I write about not getting stuck with your academic assignments.Trusted Academic Service
The poem doesn't bother with any standard form of steady meter. Makes sense to Shmoop. This poem is supposed to be about bucking the established structure, so why would Dickinson lock the words int.
This speaker doesn't mind telling people how she feels. She doesn't mince around the topic at all. She launches right into it, and tells us exactly what she thinks. To wit: to her, mainstream socie.
This poem doesn't lock us into any specific setting (no checking in on Foursquare here). It doesn't give us much imagery or anything like that. What is does give us, though, is a whole lot of attit.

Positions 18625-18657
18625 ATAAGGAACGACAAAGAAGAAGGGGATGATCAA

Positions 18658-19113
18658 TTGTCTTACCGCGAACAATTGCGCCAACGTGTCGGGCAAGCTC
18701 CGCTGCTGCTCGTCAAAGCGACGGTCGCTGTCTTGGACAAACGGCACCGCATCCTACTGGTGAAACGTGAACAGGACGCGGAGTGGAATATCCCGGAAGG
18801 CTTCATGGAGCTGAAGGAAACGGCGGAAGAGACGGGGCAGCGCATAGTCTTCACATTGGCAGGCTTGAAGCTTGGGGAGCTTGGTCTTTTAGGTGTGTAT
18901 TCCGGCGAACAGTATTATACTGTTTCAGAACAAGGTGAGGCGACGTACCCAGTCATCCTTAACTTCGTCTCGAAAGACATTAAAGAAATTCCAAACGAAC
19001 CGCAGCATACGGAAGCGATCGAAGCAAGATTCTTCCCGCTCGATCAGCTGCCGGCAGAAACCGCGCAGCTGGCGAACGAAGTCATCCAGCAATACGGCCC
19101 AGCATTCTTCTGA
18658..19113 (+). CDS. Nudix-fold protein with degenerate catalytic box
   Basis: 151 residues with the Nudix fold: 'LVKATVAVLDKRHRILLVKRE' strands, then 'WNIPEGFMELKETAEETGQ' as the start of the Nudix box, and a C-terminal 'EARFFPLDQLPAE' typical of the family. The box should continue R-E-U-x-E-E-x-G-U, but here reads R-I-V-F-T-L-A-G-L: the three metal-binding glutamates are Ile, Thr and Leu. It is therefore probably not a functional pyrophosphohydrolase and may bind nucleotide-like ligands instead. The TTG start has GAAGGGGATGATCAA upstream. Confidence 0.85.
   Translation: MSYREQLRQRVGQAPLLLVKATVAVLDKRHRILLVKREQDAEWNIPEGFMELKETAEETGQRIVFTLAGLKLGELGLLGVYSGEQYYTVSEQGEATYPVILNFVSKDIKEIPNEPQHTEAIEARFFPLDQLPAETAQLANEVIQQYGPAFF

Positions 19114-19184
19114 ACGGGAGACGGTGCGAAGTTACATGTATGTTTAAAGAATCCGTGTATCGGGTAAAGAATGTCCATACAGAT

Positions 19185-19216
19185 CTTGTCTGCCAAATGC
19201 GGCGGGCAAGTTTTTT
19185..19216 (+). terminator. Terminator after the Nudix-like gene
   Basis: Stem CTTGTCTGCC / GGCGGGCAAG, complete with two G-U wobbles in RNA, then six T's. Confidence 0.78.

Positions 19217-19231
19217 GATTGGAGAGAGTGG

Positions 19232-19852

Dickinson doesn't get too wild with the sound games in this poem, but she does slip some in on us for kicks. The first thing we notice is a couple of prime uses of alliteration. The first line is t.
Ha. Fooled you. This poem has no title. Actually, none of Dickinson's poems have titles. One reason is that she never intended to publish most of them. This is not to say that she never intended fo.
Yes, yes… Dickinson uses a bunch of dashes in this poem, just like she does in every poem. It's her thing, and it definitely comes in handy when she wants to emphasize something. The third line i.
Emily goes easy on us with this one. No hiking boots necessary; you could do it in flip-flops.
Dickinson used to lower a basket full of gingerbread out of her window for the neighborhood kids. Would your mom have let you accept gingerbread from the weird lady that lived alone? (Source.) Dick.